• Introduce a Continuing Professional Development (“CPD”) framework to keep distributors aligned with the latest industry developments

FIMM as a Self-Regulatory Organisation

FIMM started as the Federation of Malaysian Unit Trust Managers (FMUTM) on 7 August 1993. As at 6 September 2012, FIMM has 42 members; all unit trust management companies (UTMCs) are members of FIMM, which acts as a common platform for discussing issues related to unit trusts and Private Retirement Scheme industry. The recognition of FIMM as an SRO, is a significant milestone in its history as it will play a dual role of an industry body and public interest body, while advocating the growth of the Unit Trusts and Private Retirement Schemes (PRS) in Malaysia.

As an industry player, FIMM is in a better position to understand and respond quickly to changing market conditions and the needs of the industry that will ensure the sustainable growth of the industry. FIMM’s mission is to build the highest level of trust, integrity, standards and ethics for investor security, growth and knowledge in the investment management industry. Aligning this capability with the protection of public interests by incorporating values of ethical behaviour and integrity in its regulations, the result is an industry ingrained with a business culture necessary to maintain public confidence.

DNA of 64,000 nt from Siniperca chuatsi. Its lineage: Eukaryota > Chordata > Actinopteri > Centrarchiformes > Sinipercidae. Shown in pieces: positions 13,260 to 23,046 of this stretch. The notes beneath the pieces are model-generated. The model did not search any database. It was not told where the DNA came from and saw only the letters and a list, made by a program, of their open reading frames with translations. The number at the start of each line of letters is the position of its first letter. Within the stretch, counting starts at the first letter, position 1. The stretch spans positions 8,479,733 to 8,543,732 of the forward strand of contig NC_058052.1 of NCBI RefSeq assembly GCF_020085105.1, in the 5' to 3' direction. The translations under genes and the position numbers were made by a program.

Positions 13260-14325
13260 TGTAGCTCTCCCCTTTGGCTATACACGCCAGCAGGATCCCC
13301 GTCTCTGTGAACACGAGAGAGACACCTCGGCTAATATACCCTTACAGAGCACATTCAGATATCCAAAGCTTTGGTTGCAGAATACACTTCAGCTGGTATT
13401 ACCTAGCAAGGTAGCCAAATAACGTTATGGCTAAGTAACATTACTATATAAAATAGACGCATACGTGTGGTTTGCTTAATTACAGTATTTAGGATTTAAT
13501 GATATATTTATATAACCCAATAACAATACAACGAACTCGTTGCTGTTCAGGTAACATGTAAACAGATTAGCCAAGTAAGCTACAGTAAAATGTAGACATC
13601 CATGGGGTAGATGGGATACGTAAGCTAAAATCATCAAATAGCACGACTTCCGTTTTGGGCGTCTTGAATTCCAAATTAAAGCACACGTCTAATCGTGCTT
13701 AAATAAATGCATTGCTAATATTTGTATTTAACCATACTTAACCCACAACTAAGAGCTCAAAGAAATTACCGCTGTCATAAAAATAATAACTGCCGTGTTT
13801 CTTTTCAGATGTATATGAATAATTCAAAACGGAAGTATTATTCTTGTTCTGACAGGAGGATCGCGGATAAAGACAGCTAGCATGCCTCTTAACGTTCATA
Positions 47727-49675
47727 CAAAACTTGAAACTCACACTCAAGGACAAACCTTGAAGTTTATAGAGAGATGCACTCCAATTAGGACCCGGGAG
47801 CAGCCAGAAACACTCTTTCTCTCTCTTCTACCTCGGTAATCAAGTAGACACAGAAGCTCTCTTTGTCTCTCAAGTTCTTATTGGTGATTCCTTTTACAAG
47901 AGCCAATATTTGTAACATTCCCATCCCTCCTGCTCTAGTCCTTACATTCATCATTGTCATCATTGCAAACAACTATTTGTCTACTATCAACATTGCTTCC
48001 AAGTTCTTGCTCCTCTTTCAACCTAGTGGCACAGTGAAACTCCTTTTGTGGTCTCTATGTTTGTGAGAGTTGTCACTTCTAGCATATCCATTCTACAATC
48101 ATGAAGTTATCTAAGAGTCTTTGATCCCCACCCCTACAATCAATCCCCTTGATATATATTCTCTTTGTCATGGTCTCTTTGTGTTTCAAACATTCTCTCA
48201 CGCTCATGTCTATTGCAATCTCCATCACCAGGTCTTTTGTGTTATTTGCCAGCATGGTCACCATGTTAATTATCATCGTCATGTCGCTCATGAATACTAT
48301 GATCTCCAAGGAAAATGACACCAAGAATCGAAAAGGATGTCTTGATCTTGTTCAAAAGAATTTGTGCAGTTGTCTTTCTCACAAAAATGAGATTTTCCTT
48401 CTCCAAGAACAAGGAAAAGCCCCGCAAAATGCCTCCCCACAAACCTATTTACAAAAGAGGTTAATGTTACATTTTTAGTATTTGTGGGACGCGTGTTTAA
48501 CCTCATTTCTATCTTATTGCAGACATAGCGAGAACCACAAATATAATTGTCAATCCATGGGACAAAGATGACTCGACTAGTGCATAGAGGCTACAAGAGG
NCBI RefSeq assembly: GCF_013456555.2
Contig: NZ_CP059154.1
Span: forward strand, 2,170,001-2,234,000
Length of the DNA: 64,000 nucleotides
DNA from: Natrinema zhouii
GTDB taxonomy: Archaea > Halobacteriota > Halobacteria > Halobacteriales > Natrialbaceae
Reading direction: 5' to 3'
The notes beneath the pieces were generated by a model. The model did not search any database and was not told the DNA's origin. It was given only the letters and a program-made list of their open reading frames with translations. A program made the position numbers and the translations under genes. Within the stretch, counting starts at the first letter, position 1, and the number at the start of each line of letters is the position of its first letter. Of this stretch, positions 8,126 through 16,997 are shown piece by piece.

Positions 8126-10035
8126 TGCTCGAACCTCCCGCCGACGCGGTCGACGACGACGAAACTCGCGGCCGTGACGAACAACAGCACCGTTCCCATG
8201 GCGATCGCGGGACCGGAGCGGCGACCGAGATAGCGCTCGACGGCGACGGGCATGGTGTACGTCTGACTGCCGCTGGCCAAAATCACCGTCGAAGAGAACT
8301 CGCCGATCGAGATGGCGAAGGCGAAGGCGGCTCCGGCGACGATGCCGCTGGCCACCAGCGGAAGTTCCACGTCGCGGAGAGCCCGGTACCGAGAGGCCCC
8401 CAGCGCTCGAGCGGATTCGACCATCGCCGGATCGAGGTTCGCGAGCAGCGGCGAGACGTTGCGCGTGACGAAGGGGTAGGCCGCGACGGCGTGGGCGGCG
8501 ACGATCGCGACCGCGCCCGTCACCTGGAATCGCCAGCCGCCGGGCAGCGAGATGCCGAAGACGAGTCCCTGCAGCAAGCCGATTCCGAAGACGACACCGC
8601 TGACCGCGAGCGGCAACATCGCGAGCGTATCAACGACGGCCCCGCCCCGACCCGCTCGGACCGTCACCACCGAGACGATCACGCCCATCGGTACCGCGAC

FIMM Responsibilities

Enhancing Professionalism

FIMM is fully committed in ensuring an adequate education framework is in place as it is critical to the development of the unit trust market and Private Retirement Scheme (PRS). FIMM has driven several initiatives to raise the level of competency and knowledge of its Unit Trust Consultants (UTCs) and Private Retirement Scheme Consultants (PRCs) to better serve the investing public. To ensure that UTCs remain competent, it conducts “fit and proper” assessment of UTCs and PRCs, and due diligence reviews on the applications for registration of institutional distributors.

In ensuring professionalism, new entrants to the industry undergo an examination and must continually demonstrate competency and enhance their knowledge by keeping abreast with the industry developments. The introduction of the Continuing Professional Development (CPD) Programme assures market intermediaries are equipped with the right skills, knowledge and are able to play an advisory role in assisting investors making informed decisions about their investments.